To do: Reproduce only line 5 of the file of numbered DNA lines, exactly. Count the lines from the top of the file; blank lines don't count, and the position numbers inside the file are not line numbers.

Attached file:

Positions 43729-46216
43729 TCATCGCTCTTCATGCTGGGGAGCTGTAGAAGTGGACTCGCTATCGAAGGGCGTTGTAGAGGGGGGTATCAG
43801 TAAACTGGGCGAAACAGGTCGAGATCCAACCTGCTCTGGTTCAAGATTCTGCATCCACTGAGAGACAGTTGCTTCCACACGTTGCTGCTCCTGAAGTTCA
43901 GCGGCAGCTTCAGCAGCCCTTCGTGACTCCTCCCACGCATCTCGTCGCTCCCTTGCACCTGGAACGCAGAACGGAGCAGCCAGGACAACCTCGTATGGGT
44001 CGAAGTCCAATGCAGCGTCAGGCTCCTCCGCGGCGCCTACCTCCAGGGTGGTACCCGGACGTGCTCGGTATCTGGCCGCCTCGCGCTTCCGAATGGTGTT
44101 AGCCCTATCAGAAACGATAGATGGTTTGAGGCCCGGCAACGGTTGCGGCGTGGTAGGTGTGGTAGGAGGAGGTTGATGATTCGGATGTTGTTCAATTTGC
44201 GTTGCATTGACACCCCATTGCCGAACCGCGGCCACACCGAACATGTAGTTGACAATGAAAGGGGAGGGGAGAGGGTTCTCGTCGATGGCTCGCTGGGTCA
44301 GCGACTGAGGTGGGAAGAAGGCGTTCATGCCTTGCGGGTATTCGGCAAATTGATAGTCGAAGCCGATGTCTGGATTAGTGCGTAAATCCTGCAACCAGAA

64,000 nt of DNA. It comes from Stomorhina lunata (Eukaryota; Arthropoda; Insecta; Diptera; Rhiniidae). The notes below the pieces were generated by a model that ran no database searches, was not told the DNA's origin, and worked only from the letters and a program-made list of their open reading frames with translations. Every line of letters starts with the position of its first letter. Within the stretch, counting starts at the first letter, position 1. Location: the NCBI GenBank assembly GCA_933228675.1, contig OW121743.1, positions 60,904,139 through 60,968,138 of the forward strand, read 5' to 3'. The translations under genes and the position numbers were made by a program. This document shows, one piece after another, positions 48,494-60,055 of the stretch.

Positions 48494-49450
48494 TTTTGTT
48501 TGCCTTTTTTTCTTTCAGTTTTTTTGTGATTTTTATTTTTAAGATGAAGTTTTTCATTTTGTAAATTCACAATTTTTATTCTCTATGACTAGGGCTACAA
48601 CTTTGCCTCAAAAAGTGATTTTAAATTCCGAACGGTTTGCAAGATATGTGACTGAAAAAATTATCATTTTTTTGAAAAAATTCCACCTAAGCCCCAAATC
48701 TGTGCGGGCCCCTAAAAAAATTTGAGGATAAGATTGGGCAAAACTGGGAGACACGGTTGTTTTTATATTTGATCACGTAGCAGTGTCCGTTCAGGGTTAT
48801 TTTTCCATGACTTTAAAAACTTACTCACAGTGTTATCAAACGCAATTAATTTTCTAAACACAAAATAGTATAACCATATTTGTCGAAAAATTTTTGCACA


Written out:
44001 CGAAGTCCAATGCAGCGTCAGGCTCCTCCGCGGCGCCTACCTCCAGGGTGGTACCCGGACGTGCTCGGTATCTGGCCGCCTCGCGCTTCCGAATGGTGTT